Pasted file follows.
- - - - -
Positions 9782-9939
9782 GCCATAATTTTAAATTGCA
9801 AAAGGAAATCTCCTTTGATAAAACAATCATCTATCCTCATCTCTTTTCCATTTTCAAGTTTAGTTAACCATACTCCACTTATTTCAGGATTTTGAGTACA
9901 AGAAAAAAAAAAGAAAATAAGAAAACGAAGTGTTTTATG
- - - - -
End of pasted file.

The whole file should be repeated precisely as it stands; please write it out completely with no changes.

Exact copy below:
Positions 9782-9939
9782 GCCATAATTTTAAATTGCA
9801 AAAGGAAATCTCCTTTGATAAAACAATCATCTATCCTCATCTCTTTTCCATTTTCAAGTTTAGTTAACCATACTCCACTTATTTCAGGATTTTGAGTACA
9901 AGAAAAAAAAAAGAAAATAAGAAAACGAAGTGTTTTATG